“In the previous post I discussed a revelation contained in Apple’s response to the United States International Trade Commission’s questions relating to remedies and the public interest in the investigation of Samsung’s complaint,” Florian Mueller reports for FOSS Patents. “A ruling is due on May 31 (unless postponed again), and it’s pretty clear that the ITC is inclined to hold Apple to have infringed one or more claims of U.S. Patent No. 7,706,348, an allegedly UMTS-essential patent. One of the questions raised by the Commission in March relates to the scope of an import ban, should one be ordered.”

Mueller reports, “In the proceedings before the ALJ, Samsung accused only older Apple products of infringement of the ‘348 patent: the AT&T models of the iPhone 4 (but not the 4S or 5), 3GS and 3, and of the iPad 3G and iPad 2 3G.”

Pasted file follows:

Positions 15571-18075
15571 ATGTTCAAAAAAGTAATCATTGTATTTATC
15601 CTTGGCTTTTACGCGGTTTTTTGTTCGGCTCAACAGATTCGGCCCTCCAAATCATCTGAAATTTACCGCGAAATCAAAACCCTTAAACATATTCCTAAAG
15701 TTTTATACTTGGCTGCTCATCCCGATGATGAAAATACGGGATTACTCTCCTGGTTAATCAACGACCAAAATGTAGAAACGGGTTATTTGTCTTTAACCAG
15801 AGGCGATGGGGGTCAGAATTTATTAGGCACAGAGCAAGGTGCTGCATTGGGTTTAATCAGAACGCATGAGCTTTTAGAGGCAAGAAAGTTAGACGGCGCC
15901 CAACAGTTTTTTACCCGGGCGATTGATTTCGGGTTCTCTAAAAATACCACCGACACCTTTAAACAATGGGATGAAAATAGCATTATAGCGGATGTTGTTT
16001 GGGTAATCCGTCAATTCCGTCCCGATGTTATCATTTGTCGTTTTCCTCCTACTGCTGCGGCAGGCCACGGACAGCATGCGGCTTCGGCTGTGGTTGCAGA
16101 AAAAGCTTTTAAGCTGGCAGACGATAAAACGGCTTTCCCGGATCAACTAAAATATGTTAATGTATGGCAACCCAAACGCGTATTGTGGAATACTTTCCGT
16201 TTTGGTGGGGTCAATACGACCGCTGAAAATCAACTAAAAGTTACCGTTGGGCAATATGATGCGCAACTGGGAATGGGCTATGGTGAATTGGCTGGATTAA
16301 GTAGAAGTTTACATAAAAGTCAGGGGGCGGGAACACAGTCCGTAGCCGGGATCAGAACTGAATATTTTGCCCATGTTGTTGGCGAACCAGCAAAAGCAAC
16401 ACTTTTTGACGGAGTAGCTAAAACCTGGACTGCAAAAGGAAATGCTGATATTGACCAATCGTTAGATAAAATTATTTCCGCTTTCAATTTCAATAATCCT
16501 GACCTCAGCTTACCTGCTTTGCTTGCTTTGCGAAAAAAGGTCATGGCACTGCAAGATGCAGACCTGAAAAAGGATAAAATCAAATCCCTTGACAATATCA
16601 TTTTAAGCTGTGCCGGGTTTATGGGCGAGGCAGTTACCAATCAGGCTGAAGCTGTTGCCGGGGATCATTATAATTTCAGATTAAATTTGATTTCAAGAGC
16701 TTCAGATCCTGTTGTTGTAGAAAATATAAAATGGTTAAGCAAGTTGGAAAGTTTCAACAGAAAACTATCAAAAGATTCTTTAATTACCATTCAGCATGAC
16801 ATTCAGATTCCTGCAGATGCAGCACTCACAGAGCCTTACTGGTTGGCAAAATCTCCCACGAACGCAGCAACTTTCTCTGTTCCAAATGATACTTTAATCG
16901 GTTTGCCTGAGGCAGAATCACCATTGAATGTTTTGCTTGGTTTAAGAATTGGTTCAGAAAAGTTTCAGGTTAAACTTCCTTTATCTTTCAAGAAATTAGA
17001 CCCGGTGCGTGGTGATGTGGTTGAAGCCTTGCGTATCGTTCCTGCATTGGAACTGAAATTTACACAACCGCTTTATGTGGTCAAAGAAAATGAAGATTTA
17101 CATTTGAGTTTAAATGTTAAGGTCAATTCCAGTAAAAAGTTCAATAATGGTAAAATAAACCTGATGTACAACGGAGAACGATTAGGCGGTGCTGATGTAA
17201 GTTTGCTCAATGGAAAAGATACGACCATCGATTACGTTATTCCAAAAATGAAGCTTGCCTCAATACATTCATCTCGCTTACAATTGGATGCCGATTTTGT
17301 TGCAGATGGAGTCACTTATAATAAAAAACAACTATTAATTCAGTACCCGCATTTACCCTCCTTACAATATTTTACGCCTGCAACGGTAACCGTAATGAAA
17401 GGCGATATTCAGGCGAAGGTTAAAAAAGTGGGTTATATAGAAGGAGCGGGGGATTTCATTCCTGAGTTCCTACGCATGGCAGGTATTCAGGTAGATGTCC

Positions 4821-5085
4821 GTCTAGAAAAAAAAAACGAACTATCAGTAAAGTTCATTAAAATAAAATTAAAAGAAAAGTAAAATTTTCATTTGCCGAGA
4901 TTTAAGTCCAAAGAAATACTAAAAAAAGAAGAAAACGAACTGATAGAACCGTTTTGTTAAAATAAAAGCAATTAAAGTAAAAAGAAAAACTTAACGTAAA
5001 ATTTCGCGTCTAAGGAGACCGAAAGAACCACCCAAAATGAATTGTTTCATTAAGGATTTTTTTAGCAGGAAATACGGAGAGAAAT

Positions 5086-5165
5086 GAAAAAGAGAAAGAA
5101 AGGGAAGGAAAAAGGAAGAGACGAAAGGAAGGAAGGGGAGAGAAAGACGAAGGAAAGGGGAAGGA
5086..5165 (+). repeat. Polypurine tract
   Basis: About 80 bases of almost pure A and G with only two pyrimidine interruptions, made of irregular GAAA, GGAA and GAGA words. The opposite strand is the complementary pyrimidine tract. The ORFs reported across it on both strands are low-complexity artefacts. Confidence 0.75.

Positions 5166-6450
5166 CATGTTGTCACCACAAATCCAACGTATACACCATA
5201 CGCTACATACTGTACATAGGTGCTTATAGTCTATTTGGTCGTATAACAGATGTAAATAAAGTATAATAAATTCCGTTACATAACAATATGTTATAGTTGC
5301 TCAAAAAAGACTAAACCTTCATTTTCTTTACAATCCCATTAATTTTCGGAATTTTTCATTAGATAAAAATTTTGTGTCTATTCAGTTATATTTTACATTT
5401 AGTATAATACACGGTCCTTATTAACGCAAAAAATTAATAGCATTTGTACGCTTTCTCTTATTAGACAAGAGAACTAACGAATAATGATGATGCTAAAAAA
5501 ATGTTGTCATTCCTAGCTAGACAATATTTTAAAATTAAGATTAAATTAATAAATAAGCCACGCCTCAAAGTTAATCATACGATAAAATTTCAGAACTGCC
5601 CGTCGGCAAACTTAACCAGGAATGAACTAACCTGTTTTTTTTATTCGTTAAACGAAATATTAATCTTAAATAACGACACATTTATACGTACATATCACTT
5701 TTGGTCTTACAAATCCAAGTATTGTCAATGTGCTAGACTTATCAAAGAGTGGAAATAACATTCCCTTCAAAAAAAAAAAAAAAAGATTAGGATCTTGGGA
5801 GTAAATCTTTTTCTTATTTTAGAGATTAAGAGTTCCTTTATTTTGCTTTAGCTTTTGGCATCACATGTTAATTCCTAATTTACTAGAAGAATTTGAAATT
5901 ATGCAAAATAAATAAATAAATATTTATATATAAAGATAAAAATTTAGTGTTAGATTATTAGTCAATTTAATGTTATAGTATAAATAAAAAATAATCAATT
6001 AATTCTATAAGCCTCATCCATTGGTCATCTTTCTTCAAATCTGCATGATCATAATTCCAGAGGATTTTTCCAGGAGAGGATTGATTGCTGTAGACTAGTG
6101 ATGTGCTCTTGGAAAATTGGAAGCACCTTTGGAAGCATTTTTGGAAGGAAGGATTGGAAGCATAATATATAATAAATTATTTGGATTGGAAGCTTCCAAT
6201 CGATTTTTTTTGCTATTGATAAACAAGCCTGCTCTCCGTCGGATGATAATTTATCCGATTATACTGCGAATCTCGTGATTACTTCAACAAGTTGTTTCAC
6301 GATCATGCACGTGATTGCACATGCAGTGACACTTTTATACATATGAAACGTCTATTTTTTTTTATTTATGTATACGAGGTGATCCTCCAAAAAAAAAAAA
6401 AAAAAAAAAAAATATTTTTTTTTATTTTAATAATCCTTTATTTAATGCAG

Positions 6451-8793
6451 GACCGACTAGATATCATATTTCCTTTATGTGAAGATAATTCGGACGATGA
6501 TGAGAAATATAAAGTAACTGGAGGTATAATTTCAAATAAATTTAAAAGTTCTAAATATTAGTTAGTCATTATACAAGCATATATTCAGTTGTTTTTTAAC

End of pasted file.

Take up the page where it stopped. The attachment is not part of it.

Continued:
“Should there be an import ban of older iPhones and iPads, Apple will only be affected at the low end and in the repair business. The problem could be solved for the most part by a delay before an import ban takes effect. In the meantime, there will be another generation of devices, and the oldest devices currently still on sale will then be replaced as entry-level devices by the second-oldest ones,” Mueller writes. “I still don’t believe the ITC will actually ban any Apple products, given that courts and regulators have concluded that Samsung failed to comply with its FRAND licensing obligations, but if it happens nevertheless, its impact will be very limited.”

Read more in the full article here.

MacDailyNews Take: It’s about time the “speed” of the “justice” system worked in Apple’s favor.